With Halloween weekend come and gone, the only remnants that remain are likely a costume that needs to be put away and enough candy to last the rest of the year. 

According to a recent study conducted by the American Dental Association, respondents indicated that their children receive an average of 90 pieces of candy while trick-or-treating. 

In addition:

  • 70 percent agree that it would better if their child received less candy and more toys or other games instead.
  • 59 percent agree their children eat too much candy after the holiday.
  • 71 percent of parents whose children had been to a dentist three or more times to get a filling agree too much candy is consumed during this time period.

In terms of oral health, especially if your child wears braces, what candy should you be most concerned about? 

Chewy, soft candies that stick to the teeth and gums are some of the worst for your child. These can include candy such as Starbursts, Skittles, toffee or even chewy chocolate bars. Sticky candy can become stuck in hard to reach places of the mouth, as well as braces themselves, hardening themselves to wires or even aligners if not removed beforehand.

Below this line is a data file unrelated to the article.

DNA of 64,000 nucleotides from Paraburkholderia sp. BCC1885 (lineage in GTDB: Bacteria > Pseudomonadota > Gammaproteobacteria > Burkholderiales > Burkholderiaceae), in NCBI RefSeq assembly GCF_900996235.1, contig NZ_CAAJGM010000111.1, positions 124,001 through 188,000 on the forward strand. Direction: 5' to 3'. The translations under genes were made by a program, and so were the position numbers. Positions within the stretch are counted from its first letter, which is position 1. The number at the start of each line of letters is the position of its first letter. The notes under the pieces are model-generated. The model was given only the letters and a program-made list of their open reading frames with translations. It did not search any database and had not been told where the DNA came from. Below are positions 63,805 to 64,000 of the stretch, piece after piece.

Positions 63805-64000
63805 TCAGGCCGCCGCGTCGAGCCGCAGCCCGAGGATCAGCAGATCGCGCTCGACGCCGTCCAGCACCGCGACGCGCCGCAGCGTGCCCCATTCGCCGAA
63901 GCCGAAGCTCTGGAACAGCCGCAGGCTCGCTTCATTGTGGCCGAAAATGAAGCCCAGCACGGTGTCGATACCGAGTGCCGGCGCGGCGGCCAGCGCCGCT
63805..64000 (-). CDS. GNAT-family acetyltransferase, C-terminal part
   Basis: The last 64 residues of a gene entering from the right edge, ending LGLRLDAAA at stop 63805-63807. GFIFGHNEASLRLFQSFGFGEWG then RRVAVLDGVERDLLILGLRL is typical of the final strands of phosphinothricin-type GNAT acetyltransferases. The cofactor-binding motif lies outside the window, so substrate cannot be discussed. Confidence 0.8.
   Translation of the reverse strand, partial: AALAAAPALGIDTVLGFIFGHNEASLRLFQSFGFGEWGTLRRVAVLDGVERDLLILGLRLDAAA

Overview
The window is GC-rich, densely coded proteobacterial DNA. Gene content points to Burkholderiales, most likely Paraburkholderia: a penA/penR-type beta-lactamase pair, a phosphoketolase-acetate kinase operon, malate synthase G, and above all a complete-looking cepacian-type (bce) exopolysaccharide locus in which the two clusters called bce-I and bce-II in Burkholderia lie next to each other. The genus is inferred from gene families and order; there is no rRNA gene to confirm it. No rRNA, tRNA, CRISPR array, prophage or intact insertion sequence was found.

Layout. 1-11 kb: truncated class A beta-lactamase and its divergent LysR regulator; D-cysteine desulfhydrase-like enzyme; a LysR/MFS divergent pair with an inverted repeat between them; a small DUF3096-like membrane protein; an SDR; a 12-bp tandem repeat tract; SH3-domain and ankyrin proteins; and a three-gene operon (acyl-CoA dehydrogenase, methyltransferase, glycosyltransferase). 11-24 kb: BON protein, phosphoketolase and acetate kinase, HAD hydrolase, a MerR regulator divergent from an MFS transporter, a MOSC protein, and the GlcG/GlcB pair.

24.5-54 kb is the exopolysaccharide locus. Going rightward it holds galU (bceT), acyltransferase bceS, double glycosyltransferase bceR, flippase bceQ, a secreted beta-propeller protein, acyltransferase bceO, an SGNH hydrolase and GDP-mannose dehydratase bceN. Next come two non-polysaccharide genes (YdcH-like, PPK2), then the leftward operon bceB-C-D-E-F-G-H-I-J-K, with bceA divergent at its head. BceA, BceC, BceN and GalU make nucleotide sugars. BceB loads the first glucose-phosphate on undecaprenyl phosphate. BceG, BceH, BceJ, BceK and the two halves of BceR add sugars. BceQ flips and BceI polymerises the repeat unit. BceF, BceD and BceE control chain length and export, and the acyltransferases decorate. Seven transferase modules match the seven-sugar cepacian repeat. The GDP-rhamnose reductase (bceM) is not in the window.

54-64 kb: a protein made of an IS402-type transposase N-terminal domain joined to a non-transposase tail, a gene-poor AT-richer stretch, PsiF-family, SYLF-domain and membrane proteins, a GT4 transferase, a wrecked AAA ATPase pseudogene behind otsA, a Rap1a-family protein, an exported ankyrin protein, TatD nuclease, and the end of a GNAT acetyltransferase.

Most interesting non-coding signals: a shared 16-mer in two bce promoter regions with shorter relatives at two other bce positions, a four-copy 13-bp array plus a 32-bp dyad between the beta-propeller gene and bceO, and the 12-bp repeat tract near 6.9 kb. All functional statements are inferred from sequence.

Harder treats can also pose a threat, such as caramel apples or pumpkin seeds. If your child wears any form of braces, be sure they are aware of the risks and that their consumption is kept to a smaller amount. Although you should never completely limit their candy, as this can cause them to want it even more, awareness should be just fine in the long run.

By practicing good hygiene habits, such as brushing after eating candy, flossing for pieces left behind and cleaning their aligners, optimal oral health can be maintained.

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